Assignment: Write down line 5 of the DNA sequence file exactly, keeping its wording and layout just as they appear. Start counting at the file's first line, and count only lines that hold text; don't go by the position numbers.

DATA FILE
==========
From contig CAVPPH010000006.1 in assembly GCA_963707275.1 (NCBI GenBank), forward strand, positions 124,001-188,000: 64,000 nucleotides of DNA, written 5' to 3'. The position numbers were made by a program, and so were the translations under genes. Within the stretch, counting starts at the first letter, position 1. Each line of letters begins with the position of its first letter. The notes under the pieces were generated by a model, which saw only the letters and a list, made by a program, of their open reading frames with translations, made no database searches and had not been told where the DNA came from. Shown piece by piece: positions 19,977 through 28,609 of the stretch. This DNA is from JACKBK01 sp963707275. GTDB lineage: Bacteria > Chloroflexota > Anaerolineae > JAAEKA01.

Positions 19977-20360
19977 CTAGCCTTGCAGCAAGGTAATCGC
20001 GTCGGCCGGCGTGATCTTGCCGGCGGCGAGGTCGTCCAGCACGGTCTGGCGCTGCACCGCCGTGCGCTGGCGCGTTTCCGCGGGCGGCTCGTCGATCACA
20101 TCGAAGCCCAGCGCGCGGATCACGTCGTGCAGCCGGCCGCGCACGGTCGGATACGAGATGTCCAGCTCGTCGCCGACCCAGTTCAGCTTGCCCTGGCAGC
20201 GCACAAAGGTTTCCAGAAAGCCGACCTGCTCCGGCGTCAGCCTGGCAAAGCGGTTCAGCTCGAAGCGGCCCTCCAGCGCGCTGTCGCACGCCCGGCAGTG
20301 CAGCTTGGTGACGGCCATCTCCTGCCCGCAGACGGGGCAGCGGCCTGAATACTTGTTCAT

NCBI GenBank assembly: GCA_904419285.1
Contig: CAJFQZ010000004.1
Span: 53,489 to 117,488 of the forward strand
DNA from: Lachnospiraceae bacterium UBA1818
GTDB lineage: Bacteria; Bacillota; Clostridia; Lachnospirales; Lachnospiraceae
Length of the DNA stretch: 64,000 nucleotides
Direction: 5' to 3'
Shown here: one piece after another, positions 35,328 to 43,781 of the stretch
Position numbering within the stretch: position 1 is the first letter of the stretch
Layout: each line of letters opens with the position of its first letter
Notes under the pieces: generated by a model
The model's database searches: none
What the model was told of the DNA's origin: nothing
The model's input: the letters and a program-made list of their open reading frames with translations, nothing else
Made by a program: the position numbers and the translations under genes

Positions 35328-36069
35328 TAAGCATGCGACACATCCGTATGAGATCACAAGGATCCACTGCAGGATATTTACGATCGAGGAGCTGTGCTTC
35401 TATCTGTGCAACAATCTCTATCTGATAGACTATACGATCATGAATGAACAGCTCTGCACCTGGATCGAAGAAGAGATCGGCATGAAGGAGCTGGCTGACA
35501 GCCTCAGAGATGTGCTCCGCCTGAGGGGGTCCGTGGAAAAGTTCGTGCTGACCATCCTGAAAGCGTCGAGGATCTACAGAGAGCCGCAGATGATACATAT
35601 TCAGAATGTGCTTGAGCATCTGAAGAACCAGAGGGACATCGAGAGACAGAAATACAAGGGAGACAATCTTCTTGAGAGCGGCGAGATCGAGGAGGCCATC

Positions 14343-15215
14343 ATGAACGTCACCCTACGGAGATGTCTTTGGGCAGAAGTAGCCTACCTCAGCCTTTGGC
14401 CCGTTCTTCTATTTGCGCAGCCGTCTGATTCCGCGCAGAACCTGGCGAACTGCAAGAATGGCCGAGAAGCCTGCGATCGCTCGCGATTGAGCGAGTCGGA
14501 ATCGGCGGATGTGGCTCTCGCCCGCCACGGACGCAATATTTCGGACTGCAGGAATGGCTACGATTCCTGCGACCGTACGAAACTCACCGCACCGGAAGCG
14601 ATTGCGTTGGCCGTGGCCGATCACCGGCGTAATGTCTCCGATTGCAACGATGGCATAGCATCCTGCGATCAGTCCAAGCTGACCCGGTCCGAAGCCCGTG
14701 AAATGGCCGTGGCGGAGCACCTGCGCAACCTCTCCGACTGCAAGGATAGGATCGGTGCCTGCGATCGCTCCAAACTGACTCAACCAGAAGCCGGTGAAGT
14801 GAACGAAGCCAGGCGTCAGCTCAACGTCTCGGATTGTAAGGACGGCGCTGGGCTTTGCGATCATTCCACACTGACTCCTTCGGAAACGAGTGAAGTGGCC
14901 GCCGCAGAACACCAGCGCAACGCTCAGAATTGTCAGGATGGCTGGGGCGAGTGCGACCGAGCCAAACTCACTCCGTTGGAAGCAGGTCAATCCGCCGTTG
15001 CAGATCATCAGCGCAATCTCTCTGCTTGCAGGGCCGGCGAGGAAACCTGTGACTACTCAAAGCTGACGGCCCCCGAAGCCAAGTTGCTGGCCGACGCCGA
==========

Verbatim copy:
20101 TCGAAGCCCAGCGCGCGGATCACGTCGTGCAGCCGGCCGCGCACGGTCGGATACGAGATGTCCAGCTCGTCGCCGACCCAGTTCAGCTTGCCCTGGCAGC